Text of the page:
He had a chance to return to the NBA with the 76ers in the late ‘80s, but conflicting views on a contract prevented it. So Sugar, after dabbling in the CBA with Albany’s Patroons (where he played with current NBA coaches Rick Carlisle and Scott Brooks) went to Europe. The years there—between Italy, Croatia, France—and Denver (as a Nuggets’ team ambassador), then to back to the CBA coaching in Albany and Lawton, Oklahoma, and finally, to Canada, were Sugar’s times to erase the dark past, the years of pain, of having dreams crushed. And in his quest to do so, he succeeded. So, would he change any of it? No, he says. Everything he’s been through has made him who he is today.

Richardson never won an NBA Championship. Never made it to the Naismith Hall of Fame. The NBA Store doesn’t sell versions of his jerseys. He isn’t in front office, ownership, or coaching positions like contemporaries Larry Bird, Magic Johnson or Kevin McHale. Never received NBA head coaching jobs like his Knick teammates Bill Cartwright and Mike Woodson. Instead, he played the game of basketball until he was middle aged, won numerous European championships, won more championships as a coach, in four different countries. He has taken his love of basketball everywhere he’s went, and it has saved him. As of now, he and former teammate Otis Birdsong lead youth basketball camps around the United States. They instill discipline, work ethic, and help youngsters develop the skills and love for the game that made them famous. He’s even taken up substitute teaching—in Oklahoma where he resides—in his spare time away from the game.

In some ways, it’s a miracle he’s made it this far. But having a second chance, the opportunity to turn his life around, Richardson did. He could have ended up like Tarpley. He could have been homeless on the streets like former NBAer Eric Williams is now, he could have been still an addict, have never recovered, never gone on to play basketball a day after February 24, 1986, the date of his last NBA game. The guy who fell just as hard as his NBA superstardom rose, made it back. A kid born in Texas, raised in Colorado, who went to college in Montana, drafted to a team from New York City, then across the country to California, then back to the East Coast to New Jersey, then Albany, and then three European countries, back to Colorado, back to Albany, and Oklahoma and Canada? And went through rehab numerous times a cocaine addict and was banned from the NBA? An improbable journey. But Richardson made it.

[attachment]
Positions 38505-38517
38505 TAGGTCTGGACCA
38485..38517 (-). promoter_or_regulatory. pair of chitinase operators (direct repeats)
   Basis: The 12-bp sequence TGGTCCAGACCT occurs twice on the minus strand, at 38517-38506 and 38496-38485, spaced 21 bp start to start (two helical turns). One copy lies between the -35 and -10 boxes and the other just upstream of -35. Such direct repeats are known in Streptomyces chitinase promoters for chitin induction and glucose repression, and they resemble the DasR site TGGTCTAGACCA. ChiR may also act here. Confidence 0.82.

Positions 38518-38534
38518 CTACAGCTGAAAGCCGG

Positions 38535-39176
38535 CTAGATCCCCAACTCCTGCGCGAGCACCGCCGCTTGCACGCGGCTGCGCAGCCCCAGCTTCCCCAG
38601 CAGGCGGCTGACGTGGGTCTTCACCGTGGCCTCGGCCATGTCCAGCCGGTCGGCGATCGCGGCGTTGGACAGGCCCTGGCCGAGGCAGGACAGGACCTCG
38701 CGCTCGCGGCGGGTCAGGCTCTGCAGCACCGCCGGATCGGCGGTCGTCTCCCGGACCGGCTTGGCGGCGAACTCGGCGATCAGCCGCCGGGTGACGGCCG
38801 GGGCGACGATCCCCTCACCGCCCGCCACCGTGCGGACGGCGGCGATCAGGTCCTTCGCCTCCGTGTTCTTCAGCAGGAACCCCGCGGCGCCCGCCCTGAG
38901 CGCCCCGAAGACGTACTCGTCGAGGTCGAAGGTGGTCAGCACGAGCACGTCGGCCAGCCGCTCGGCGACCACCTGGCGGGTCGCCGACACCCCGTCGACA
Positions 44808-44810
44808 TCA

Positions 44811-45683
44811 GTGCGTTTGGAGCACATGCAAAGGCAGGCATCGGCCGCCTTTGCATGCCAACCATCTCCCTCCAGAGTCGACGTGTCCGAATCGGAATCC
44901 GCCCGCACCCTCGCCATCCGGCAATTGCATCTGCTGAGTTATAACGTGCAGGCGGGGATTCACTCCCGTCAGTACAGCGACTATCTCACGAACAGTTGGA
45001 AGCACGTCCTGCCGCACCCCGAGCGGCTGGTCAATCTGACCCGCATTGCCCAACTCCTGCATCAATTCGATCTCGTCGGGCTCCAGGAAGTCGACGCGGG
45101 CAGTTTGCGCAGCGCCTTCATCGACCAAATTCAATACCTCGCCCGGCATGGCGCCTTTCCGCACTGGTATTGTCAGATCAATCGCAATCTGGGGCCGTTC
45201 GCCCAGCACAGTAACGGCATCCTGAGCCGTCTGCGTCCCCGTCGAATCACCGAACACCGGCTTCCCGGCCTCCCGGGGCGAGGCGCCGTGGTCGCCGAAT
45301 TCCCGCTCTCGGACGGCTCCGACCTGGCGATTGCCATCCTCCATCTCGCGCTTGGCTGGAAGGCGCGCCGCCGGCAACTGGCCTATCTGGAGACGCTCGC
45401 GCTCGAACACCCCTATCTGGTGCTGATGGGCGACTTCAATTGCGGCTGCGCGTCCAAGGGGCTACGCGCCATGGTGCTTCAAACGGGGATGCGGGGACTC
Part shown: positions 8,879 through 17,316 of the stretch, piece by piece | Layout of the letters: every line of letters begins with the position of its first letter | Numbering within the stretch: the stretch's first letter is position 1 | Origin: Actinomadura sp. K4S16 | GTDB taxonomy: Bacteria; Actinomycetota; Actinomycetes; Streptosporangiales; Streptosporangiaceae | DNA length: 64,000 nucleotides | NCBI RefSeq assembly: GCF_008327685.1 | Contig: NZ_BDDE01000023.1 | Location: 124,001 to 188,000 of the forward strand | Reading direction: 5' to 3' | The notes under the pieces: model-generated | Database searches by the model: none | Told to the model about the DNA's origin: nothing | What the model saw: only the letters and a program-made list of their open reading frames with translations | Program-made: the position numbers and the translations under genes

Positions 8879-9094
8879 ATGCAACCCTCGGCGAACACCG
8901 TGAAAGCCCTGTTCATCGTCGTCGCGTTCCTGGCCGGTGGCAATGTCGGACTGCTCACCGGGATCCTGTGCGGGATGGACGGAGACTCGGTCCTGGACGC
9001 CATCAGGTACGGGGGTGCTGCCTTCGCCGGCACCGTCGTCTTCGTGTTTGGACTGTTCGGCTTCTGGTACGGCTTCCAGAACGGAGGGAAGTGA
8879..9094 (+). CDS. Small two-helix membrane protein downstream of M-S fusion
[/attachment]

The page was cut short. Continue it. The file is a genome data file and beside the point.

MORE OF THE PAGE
The Whatever Happened to Micheal Ray? documentary done by TNT in 2000 was the update on him at the time, the answer to the question of what had become of one of the NBA’s all-time super talents after a drug ban and a decade-plus overseas. Since that time, there has been continued growth in the man that is Micheal Ray, more successes, more defying the odds that were stacked so not in his favor at one point in time. In the fall of 2014, the MSG Network aired a special in their Beginnings series, about the life of Richardson—from where he started, to the present. The 30 minutes watched was well spent, Sugar in his own words, discussing his childhood, the love of his family, and the special bond he had with his mother. It was Micheal to the core. The summation of Richardson’s journey, perseverance as a man, can also be cleared up in a mere few words.

“Here I am. Still able to run full with all the drug problems I had. Crazy isn’t it?” That was direct from Richardson, relayed to former NBA columnist Peter Vecsey, about his current physical state, in comparison to other former players Richardson sees who have trouble walking and other physical ailments. For a guy like Micheal Ray, it is crazy indeed. At 59 going on 60, it is clear what he’s done with his life.

Micheal Ray Richardson’s ship is no longer sinking. He’s found the good.

Jake Carapella is a graduate of Western University and was a statistician and scout for the London Lightning of NBL Canada for three years. Follow him on Twitter @Jsports22.

Images via Getty